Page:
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Finding Wonderful Businesses: Invert, Always Invert

- By Rupert Hargreaves

Finding wonderful businesses is easy. All you need to do is look for companies that are earning high returns on invested capital, which most investors can do with a simple stock screener.

However, the hard part is finding the companies that are both wonderful businesses and have a strong competitive advantage that will allow them to remain so for the foreseeable future. This is not easy. If it was, everyone would be a great investor.

Warren Buffett (Trades, Portfolio) knows a thing or two about finding businesses that have wide and deep economic moats, and he has been helped along the way by his right-hand man Charlie Munger (Trades, Portfolio).

How to find wonderful businesses

In the book, "Damn Right: Behind the Scenes with Berkshire Hathaway Billionaire Charlie Munger (Trades, Portfolio)," Munger gave some insight into how he goes about finding attractive businesses. He said:

"Frequently, you will look at a business having fabulous results. And the question is, ' how long can this continue?'"

"Well, there's only one way I know to answer that. And that's to think about why the results are occurring now -- and then to figure out what could cause those results to stop occurring."

In other words, Munger believes that the answer to this question, like so many of life's questions, can be answered by flipping the question on its head. Investors should be asking what could stop the company from generating fantastic returns, rather than why the company is generating fantastic returns.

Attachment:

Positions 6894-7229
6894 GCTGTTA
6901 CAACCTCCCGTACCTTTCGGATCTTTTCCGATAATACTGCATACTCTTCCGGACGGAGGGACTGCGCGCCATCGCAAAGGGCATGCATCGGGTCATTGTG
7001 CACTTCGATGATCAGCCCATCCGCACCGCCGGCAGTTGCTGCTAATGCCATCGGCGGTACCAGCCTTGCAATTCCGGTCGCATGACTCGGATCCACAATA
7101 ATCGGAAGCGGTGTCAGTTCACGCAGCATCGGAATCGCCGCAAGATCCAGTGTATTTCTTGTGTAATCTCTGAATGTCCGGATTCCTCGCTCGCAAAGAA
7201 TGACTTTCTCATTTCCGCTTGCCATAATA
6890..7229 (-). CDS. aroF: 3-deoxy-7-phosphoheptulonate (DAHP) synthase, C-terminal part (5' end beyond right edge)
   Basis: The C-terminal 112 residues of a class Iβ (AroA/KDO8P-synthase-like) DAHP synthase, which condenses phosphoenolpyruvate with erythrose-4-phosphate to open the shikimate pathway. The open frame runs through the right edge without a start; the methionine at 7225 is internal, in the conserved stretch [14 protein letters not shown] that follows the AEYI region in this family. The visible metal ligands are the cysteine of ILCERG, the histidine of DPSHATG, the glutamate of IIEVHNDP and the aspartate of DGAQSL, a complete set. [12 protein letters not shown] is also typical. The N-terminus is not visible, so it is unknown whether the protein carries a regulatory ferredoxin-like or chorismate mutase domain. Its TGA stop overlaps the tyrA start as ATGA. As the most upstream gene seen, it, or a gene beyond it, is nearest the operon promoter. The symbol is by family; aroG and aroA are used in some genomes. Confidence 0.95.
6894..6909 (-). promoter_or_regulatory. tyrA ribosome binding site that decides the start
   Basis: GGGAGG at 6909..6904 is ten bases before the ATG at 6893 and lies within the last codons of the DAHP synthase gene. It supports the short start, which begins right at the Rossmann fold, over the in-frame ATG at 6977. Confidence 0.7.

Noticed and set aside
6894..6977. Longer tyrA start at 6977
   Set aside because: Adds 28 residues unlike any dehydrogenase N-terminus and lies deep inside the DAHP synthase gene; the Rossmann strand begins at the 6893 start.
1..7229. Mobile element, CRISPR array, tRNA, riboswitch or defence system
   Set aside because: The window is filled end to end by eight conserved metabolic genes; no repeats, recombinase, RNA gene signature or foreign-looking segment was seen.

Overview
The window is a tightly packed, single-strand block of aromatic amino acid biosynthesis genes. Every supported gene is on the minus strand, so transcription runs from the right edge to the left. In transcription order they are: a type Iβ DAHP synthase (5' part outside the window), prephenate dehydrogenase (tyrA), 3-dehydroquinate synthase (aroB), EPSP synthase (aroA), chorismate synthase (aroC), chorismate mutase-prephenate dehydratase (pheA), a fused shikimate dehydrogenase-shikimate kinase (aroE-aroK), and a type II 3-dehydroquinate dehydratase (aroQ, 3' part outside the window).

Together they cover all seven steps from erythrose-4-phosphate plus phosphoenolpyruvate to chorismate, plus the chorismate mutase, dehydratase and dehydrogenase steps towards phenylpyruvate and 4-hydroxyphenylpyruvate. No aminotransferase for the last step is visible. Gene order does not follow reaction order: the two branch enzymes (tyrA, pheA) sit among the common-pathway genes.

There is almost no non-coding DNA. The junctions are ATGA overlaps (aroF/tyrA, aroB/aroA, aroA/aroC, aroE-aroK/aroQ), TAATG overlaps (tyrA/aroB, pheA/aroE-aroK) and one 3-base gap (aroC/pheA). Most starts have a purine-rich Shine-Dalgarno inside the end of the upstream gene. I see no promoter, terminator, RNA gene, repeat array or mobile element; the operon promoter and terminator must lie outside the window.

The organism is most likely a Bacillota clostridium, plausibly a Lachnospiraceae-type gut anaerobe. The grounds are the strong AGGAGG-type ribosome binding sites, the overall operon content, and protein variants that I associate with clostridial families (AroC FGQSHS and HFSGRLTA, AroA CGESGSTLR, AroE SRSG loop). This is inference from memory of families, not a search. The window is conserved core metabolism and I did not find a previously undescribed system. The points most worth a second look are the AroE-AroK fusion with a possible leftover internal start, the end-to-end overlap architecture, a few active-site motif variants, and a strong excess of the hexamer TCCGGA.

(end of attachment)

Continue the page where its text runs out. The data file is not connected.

This goes back to one of Munger's favorite principles in life: inversion, or as Munger himself has put it, "Think forwards and backward -- invert, always invert."

Berkshire Hathaway (BRK-A)(BRK-B)'s vice chairman believes that many problems in life are best solved when they are addressed backwards. This is because the human mind finds it easier to solve problems when they are proposed in reverse. As Munger once explained:

"Many hard problems are best solved when they are addressed backward. The way complex adaptive systems work and the way mental constructs work is that problems frequently get easier, I'd even say usually are easier to solve, if you turn them around in reverse. In other words, if you want to help India, the question you should ask is not 'How can I help India?' It's, 'What is doing the worst damage in India? What will automatically do the worst damage and how do I avoid it?' Figure out what you don't want and avoid it and you'll get what you do want. How can you best get what you want? The answer: Deserve what you want! How can it be any other way?"

This concept has many more uses than just helping identify whether or not a company has a sustainable competitive advantage. It can be used in all aspects of investing and indeed life.

Risk not reward

The highly respected value investor Seth Klarman (Trades, Portfolio) has said on many occasions that the primary factor any investor should be concerned about when deciding where to invest their money is risk.

He believes an investor should approach a company by asking the question, "How much can I lose?" rather than, "How much can I make?"

In many respects, this principle is exactly the same as Munger's "invert always invert." by looking at the company from a different perspective, i.e., what could go wrong rather than what could go right, you may identify different factors that you will have overlooked if approached from the opposite direction.

For example, a highly leveraged company might say that it has debt under control, but if you think about this from a risk perspective, how many companies have claimed to have debt under control but have then collapsed?

Viewing the business in isolation from a positive "how much can I make" perspective will certainly yield a different conclusion from the "how much can I lose" perspective.

Disclosure: The author owns no share mentioned.

This article first appeared on GuruFocus.